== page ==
In Stigma Goffman focuses primarily on the information the stigmatized convey about themselves in mixed contacts with normals, on their attempt to project or protect the self they believe they have, and on how "we normals" respond to their discredited features and encourage their adoption of a good adjustment. The analysis is cool, ironic. But the commentary on the analysis is not cool: "The good-adjustment line. . . means that the unfairness and pain of having to carry a stigma will never be presented to [normals]; it means that normals will not have to admit to themselves how limited their tactfulness and tolerance is; and it means that normals can remain relatively uncontaminated by intimate contact with the stigmatized, [remain] relatively unthreatened in their [own] identity beliefs. It is just from these meanings, in fact, that the specifications of a good adjustment derive" (p. 121).

I trust I have said enough to make my case. Everyone knows that Goffman is indeed a cool analyst of the self, of the way it sustains itself in the everyday world, and of the way it forges itself by setting itself apart from and against the world. "Impression management," "managing spoiled identity," "secondary adjustments," and "ways of making out" are all phrases of his dealing with the sustenance and assertion of the individual's self in interaction with the others who both create and threaten it. We all know that. But what is much less often acknowledged is Goffman's deep moral sensibility, the compassion he displays for those whose selves are attacked, whose identities are spoiled, whom the social world through its ordinary members and its official agents, seeks to shape to its convenience. In all this Goffman is as much moralist as analyst, and a celebrant and defender of the self against society rather than, as might be expected of a sociologist who cites Durkheim, a celebrant of society and social forces.

And this brings me to my last point. When all is said and done, I believe that Goffman's work lives and will live not as a contribution to the development of systematic sociological theory but rather as a contribution to human consciousness. Though his work creates and plays with sociological concepts rather than character, plot, mood, or consciousness, it is as concrete and revelatory as fiction. To take Goffman as a source for abstract and systematic theory is false to the substance and spirit of his work. On the matter of what some might now call dramaturgical theory, for example, let us remember the next-to-last page of The Presentation of Self in Everyday Life , where he somewhat playfully reveals that the conceptual framework of the book, using the language of stagecraft, is "in part rhetoric and maneuver. The claim that all the world's a stage . . . is not to be taken too seriously." "The language and mask of the stage" is a mere intellectual scaffold, and "scaffolds, after all, are to build other things with, and should be erected with an eye to taking them down." Concepts, yes, but not theories, and even in the case of concepts, let them be provisional, to be discarded when their immediate purpose is served. Let us not puff them up too self-importantly.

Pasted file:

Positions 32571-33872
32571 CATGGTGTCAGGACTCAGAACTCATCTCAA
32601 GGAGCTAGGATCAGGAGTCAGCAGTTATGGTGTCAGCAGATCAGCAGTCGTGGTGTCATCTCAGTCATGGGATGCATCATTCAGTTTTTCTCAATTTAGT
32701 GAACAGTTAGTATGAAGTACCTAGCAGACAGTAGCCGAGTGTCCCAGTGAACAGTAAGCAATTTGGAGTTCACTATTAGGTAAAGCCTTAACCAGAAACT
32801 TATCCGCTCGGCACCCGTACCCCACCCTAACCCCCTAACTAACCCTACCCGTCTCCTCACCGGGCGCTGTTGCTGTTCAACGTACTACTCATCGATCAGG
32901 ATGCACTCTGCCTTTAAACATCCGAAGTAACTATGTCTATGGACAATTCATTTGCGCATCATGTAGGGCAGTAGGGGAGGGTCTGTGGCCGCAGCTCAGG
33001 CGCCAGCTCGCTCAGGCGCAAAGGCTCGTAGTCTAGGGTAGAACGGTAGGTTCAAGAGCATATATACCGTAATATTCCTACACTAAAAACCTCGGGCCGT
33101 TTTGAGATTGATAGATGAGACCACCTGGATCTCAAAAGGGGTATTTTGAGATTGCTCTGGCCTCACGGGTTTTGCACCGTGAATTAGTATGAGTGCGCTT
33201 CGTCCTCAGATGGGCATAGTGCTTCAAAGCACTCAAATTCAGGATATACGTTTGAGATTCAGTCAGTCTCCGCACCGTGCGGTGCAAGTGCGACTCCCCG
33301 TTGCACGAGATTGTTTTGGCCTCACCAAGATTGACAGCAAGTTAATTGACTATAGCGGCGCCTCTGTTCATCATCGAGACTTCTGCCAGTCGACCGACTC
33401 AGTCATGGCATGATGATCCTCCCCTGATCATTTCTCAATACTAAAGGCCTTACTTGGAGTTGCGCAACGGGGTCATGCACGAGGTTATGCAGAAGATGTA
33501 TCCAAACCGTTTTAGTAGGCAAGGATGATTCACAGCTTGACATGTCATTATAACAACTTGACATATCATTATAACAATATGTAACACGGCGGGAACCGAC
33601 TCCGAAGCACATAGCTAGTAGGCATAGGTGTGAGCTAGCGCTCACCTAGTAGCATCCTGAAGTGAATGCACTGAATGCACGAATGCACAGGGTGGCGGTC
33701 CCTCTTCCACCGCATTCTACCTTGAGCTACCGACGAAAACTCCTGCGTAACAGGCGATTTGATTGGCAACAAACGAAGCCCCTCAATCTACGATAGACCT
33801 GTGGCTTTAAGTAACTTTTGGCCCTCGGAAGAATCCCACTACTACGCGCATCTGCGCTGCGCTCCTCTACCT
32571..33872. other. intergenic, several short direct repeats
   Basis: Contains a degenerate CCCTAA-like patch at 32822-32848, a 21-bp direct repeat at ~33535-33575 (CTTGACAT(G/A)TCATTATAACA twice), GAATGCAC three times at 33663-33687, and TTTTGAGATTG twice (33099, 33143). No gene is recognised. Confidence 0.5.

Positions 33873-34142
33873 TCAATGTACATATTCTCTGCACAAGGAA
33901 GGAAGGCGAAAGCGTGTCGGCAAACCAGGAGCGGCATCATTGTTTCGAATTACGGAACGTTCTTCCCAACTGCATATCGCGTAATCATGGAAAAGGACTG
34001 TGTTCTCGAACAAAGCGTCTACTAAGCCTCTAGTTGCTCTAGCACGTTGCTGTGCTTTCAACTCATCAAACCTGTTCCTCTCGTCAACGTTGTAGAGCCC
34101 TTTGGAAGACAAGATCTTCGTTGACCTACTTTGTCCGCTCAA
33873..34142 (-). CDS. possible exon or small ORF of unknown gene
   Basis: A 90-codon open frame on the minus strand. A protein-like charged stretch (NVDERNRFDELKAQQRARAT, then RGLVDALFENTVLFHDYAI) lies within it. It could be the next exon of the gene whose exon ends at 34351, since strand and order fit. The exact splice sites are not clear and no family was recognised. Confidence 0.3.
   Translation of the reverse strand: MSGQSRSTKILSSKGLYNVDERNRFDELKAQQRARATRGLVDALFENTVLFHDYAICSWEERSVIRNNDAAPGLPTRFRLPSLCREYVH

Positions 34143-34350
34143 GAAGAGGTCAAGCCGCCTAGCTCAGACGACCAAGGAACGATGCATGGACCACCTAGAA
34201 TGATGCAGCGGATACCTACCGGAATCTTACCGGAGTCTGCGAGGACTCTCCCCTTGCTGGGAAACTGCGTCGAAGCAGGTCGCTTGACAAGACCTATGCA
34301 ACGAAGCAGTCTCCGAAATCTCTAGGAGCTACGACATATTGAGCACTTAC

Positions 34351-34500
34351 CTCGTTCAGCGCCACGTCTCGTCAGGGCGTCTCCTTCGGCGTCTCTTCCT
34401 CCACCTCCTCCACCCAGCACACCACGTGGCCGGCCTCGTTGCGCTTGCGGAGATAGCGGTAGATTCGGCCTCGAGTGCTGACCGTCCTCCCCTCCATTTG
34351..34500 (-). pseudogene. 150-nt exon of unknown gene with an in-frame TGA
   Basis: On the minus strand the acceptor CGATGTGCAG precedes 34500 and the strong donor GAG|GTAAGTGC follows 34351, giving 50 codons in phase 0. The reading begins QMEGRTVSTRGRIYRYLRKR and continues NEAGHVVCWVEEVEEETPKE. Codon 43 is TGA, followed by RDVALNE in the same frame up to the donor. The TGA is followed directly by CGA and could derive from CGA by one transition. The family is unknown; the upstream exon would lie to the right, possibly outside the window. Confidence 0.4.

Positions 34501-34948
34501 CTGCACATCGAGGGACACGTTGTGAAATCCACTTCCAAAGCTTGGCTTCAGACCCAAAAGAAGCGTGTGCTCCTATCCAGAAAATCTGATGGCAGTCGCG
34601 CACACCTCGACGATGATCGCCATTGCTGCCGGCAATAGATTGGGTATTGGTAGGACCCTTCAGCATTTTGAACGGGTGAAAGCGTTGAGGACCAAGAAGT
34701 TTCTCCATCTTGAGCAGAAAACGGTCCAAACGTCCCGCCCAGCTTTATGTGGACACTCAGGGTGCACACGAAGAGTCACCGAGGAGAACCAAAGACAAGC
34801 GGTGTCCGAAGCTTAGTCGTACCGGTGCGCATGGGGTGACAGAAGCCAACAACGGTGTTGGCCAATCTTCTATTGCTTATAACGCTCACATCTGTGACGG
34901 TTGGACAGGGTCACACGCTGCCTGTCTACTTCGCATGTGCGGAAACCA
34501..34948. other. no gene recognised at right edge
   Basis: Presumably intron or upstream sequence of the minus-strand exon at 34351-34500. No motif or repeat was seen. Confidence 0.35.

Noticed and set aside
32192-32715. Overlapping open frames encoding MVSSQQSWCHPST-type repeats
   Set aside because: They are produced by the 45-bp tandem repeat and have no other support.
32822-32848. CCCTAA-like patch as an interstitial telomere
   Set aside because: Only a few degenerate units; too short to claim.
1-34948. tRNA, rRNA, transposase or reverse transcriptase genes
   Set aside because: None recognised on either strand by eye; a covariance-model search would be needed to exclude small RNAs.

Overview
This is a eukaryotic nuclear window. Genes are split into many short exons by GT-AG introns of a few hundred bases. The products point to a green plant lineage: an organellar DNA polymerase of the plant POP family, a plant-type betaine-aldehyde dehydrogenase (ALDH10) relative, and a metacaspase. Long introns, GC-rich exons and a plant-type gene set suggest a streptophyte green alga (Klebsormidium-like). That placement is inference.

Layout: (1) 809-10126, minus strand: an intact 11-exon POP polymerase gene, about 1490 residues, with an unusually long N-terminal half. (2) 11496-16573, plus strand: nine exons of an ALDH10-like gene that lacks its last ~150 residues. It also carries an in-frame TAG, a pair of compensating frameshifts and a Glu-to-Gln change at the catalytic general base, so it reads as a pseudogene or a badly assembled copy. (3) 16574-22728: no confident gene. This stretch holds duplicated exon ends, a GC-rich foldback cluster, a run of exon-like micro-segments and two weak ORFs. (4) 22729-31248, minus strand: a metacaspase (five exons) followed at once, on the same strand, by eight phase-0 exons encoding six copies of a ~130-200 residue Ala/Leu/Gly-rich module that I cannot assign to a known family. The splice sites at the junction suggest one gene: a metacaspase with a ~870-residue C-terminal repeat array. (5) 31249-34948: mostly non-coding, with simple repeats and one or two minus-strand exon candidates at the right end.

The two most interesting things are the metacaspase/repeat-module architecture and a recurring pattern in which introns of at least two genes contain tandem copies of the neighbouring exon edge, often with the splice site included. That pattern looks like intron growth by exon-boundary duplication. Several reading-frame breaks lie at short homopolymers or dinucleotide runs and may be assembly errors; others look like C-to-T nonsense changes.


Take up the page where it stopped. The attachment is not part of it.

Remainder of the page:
Furthermore, let us remember that in his introduction to Asylums , perhaps to hide an apology for the fact that it is composed of four essays rather than being an integrated book, Goffman argues that writing separate essays allows him to approach the central issue from different vantage points, drawing on different sources in sociology. In justification he pleads the status of the discipline and adds, "I think that at present, if sociological concepts are to be treated with affection, each must be traced back to where it best applies, followed from there wherever it seems to lead, and pressed to disclose the rest of its family. Better, perhaps, different coats to clothe the children well than a single, splendid tent in which they all shiver" (pp. xiii-viv; italics added). So much for general theory, for theoretical schools, for epigones.

I see no reason to believe that this stance toward theorizing changed in Goffman's later work. Indeed, in his most recent work, his Presidential Address, he is quite clear in his rejection of the value of "deep systematic analysis," and of the "engaging optimism of taking one of a number of different sources of blindness and bias as central to curing the ills of sociology." We are left with Erving Goffman's own self-as-sociologist, not a theory or even the basis for a theory. We are left with his struggle to assert his self as sociologist against the seductive resistance of the conventions of the world. We see him employing with imagination and passion any resources that seem useful to illuminate aspects of human life that most of us overlook and to show us more of humanity there than we could otherwise see.

Literature cited:

Goffman, Erving. 1959. The Presentation of Self in Everyday Life. Garden City, NY: Doubleday Anchor.

_______________. 1961. Asylums. Essays on the Social Situation of Mental Patients and Other Inmates. Garden City, NY: Doubleday Anchor.

_______________. 1963. Stigma. Notes on the Management of Spoiled Identity. Englewood Cliffs, NJ: Prentice-Hall.

_______________ . 1983. "The interaction order" (American Sociological Association 1982 Presidential Address). American Sociological Review 48: 1-17.